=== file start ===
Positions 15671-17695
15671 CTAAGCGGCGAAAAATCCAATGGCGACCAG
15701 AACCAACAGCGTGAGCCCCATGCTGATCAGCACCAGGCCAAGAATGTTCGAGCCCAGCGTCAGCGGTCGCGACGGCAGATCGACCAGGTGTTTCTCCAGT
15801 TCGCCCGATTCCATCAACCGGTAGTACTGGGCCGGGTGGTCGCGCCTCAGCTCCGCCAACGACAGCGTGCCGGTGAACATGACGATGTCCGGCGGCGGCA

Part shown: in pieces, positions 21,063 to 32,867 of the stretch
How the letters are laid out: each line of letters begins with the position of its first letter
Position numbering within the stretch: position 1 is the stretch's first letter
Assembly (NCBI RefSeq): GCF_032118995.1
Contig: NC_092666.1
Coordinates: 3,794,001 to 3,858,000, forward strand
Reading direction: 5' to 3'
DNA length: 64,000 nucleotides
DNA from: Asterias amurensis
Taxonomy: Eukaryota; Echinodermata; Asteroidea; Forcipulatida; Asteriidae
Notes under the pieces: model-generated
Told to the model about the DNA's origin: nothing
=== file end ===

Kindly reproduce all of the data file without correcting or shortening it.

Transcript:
Positions 15671-17695
15671 CTAAGCGGCGAAAAATCCAATGGCGACCAG
15701 AACCAACAGCGTGAGCCCCATGCTGATCAGCACCAGGCCAAGAATGTTCGAGCCCAGCGTCAGCGGTCGCGACGGCAGATCGACCAGGTGTTTCTCCAGT
15801 TCGCCCGATTCCATCAACCGGTAGTACTGGGCCGGGTGGTCGCGCCTCAGCTCCGCCAACGACAGCGTGCCGGTGAACATGACGATGTCCGGCGGCGGCA

Part shown: in pieces, positions 21,063 to 32,867 of the stretch
How the letters are laid out: each line of letters begins with the position of its first letter
Position numbering within the stretch: position 1 is the stretch's first letter
Assembly (NCBI RefSeq): GCF_032118995.1
Contig: NC_092666.1
Coordinates: 3,794,001 to 3,858,000, forward strand
Reading direction: 5' to 3'
DNA length: 64,000 nucleotides
DNA from: Asterias amurensis
Taxonomy: Eukaryota; Echinodermata; Asteroidea; Forcipulatida; Asteriidae
Notes under the pieces: model-generated
Told to the model about the DNA's origin: nothing